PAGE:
INTERVIEW - General Philip M. Breedlove, Supreme Allied Commander Europe (SACEUR)

2014-04-02 croatia
Author: Hrvatski vojnik (Croatian Soldier Magazine)
INTERVIEW  - General Philip M. Breedlove,  Supreme Allied Commander Europe (SACEUR)

CROATIA HAS MADE AN AMAZING PROGRESS WITHIN ONLY FIVE YEARS


 

Within five years only Croatia has made an amazing progress. It refers to the way it adopted NATO standards, tactics, techniques and procedures. Today Croatia teaches other nations how to adopt them, and co-operates in Afghanistan very successfully with other NATO members. It really makes me happy...


 

Supreme Allied Commander in Europe, Philip M. Breedlove was on an official visit to the Republic of Croatia, meeting senior officials of the Ministry of Defence and the Armed Forces. The fifth anniversary of Croatia's membership in NATO was a proper timing to make an interview to find about the challenges before the Alliance, the topics of interest and the development of the Croatian Armed Forces.

 

General, You assumed the duty of SACEUR a year ago now. What in Your view are the main challenges faced by NATO and its member nations today?

 

Thank You for the opportunity that allows me to talk about four things that are very important. Firstly, as an Alliance, we have to get our transition in Afghanistan correct – we are transitioning from a combat mission into a „train, advise, assist“ mission. It is a transition from a very large mission several years ago now to a much smaller one; our focus is now going to be on enabling training of the Afghan forces so that they can this for themselves in the future. That transition is hard - making a mission change in a middle of a combat situation - is not easy, so that is the first concern.

 

The second thing that we are working on as an Alliance is - what is NATO after Afghanistan? We used the terms „from deployed to ready“. We were a deployed force, largely in Afghanistan, to some degree Kosovo, the Mediterranean and the sea off the eastern African continent. Now we have considerably reduced the forces in Afghanistan – we are much more in-garrison force, trying to be ready for what happens next; and that transition is not easy either; so from deployed to be ready, and be ready for what? We have been focused for so many years on counter-insurgency (COIN); and now we have to be ready for the full gamut of operations, including the high-end Article V fighting operations. Deploy to ready is the second thing.

 

The third thing is in the news right now. We have to find the way to reach out and build partnerships with those nations in Europe that are not a part of the Alliance or are not a part of our Partners. We have to figure out how to co-exist, and do more than co-exist – how to prosper together: that is the third concern.

 

Finally, I also have asked NATO to focus on leadership across the next few years. We are focusing on the leadership of our non-commissioned officers and soon will begin to focus on young officers. Croatia, by the way, is a magnificient example of a nation that has embraced NCO leadership - their schools, their training, coming to western schools, many in American and other nations, giving the experience of other examples, giving Croatia's own signature effort has been very successful, and we have just talked about that over the past.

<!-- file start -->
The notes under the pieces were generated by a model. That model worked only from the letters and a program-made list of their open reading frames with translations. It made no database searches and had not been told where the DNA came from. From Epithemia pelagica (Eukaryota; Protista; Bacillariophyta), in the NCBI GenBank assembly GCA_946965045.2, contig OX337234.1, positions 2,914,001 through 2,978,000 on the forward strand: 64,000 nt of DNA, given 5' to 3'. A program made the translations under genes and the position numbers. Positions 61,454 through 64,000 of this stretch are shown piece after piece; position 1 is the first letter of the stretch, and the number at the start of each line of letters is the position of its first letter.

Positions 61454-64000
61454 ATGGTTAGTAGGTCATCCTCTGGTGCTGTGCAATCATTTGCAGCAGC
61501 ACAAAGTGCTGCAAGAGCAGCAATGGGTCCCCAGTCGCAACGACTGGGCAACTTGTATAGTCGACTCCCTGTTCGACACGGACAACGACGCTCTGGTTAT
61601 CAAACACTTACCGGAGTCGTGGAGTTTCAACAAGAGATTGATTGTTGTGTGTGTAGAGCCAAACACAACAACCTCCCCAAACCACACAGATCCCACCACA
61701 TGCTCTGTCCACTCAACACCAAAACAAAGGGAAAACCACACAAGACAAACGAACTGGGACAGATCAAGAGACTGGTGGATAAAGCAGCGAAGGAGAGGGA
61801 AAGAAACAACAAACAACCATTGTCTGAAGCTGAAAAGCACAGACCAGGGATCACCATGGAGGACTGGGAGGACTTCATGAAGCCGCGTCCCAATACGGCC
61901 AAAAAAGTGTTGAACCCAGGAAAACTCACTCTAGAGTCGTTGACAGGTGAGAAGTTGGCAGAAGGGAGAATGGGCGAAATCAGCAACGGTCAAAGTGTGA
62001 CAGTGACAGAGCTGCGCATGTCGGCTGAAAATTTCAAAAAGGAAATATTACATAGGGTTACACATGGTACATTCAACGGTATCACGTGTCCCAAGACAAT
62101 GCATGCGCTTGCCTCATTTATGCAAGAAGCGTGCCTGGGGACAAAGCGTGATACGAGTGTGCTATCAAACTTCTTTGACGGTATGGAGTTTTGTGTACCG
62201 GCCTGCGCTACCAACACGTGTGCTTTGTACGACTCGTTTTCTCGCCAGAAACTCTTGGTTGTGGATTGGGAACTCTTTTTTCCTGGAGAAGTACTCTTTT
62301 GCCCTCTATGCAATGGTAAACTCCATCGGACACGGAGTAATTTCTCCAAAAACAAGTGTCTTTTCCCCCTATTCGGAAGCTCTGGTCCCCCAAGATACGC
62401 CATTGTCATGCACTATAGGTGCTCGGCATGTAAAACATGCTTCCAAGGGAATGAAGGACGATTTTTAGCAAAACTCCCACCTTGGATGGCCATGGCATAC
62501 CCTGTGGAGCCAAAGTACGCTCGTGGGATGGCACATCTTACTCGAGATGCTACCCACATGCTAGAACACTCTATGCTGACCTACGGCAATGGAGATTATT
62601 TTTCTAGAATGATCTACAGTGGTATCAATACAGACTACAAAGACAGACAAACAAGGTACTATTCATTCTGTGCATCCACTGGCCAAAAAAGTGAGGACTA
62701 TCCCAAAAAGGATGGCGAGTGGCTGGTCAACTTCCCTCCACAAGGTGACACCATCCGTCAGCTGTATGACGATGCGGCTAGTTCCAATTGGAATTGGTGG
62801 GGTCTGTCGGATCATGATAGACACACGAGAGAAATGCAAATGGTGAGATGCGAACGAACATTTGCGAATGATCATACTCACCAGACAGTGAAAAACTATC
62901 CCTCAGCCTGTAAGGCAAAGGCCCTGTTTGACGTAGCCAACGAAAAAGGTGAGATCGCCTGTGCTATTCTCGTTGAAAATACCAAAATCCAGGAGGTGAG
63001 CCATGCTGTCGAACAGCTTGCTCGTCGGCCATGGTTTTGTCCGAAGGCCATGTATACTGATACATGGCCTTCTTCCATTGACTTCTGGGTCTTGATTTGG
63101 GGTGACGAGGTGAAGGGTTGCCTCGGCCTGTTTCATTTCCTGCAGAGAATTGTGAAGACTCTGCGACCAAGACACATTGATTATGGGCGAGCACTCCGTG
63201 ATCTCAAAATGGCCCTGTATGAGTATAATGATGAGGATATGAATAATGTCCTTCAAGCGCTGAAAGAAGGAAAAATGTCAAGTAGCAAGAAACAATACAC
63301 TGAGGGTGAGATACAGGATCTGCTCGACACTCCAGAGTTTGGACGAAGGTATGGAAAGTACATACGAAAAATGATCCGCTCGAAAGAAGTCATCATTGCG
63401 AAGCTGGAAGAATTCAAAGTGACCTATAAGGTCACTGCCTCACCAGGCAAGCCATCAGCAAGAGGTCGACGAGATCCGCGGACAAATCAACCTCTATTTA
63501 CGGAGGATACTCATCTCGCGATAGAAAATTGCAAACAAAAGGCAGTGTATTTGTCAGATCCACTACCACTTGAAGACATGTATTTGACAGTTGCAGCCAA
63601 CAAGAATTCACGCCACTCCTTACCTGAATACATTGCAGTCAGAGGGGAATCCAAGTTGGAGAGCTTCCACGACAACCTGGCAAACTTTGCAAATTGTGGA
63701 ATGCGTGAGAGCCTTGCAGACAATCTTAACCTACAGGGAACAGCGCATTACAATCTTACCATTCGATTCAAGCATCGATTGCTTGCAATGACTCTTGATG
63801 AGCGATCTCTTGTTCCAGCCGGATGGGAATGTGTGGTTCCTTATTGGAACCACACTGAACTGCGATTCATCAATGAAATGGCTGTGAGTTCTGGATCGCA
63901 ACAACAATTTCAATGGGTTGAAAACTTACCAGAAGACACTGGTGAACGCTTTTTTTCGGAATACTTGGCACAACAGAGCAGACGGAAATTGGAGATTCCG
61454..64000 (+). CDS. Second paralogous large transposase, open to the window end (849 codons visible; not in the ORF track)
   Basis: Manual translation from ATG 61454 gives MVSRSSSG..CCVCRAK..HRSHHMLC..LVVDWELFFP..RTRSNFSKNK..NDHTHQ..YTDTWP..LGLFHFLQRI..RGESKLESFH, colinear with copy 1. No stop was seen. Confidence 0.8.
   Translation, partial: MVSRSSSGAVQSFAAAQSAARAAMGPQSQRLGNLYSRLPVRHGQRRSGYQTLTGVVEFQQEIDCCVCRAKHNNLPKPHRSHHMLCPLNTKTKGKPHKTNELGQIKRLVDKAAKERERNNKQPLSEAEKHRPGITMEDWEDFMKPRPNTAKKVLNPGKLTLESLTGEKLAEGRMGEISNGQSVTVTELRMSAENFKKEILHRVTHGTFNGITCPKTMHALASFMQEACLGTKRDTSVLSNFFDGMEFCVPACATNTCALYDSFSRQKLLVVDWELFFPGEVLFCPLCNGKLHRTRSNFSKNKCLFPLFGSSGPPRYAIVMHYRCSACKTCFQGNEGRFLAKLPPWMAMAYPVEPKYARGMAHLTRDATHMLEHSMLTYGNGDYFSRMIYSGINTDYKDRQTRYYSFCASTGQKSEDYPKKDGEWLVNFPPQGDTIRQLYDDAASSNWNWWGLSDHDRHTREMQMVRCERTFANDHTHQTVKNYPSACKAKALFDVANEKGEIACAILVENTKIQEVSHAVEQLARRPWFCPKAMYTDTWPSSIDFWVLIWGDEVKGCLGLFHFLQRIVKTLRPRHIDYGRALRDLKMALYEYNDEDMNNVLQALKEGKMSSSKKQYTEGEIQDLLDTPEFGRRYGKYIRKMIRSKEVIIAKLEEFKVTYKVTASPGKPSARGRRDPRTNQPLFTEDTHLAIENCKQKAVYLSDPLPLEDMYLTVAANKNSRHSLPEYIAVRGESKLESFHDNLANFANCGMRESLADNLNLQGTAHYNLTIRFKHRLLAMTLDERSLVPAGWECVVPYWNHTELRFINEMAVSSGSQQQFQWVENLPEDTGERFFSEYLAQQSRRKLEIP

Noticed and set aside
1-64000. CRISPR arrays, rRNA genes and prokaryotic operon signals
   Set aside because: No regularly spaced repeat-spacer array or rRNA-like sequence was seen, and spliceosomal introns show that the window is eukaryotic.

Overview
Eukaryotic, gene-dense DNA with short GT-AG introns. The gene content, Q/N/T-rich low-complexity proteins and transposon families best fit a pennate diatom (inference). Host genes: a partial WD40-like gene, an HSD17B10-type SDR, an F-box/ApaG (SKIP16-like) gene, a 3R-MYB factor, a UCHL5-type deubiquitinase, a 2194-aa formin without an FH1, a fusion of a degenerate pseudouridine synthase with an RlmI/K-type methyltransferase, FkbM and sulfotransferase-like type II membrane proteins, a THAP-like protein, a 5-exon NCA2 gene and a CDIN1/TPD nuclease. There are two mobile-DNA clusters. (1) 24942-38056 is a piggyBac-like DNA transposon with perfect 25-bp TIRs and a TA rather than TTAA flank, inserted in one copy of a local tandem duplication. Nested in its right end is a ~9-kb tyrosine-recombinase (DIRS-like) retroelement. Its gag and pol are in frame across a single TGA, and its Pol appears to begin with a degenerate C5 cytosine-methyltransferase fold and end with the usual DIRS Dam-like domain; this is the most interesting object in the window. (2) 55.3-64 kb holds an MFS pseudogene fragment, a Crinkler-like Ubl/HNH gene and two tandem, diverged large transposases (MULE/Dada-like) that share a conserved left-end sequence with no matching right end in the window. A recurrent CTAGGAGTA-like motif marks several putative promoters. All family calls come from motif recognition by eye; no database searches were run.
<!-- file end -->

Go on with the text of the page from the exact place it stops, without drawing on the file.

The Republic of Croatia marking its fifth anniversary of being a NATO member, what is Your view on the level of integration and engagement of the Croatian Armed Forces in the Alliance?

 

I will sound too enthousiastic here, but I it because I really am – in only five year Croatia has made an amazing progress - the way your country has adopted NATO standards, tactics, techniques and procedures. It is now teaching other nations about NATO tactics techniques and procedures; on the ground, in Afghanistan, it is combating along with other NATO nations, without caveat, exactly the standard, I couldn't be more happy about the progress of Croatia's military.

 

What is Your evaluation of the Croatian contribution to ISAF and KFOR?

 

As I said, Croatia's participation in ISAF, has really been excellent. I should also commend the commitment by the Croatian Government, right to the very top, has pledged to be a part of Resolute Support, bringing ringing police training, logistic support and special operations which is a very important contribution. we are very happy to see it. In KFOR – superb performance – as I said before – when I go to Kosovo, I fly on a Croatian helicopters. There is more to it, but the important is that men and women who fly the helicopters are highly professional, very dependable and doing a magnficient job. So I see your flag when I jump on, every time I go there.

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Speaking of the missions, one of the maing challenges is the completion of ISAF and launching of the Resolute Support. What main duties activities will it entail, and how do You see Croatia's role in that operation?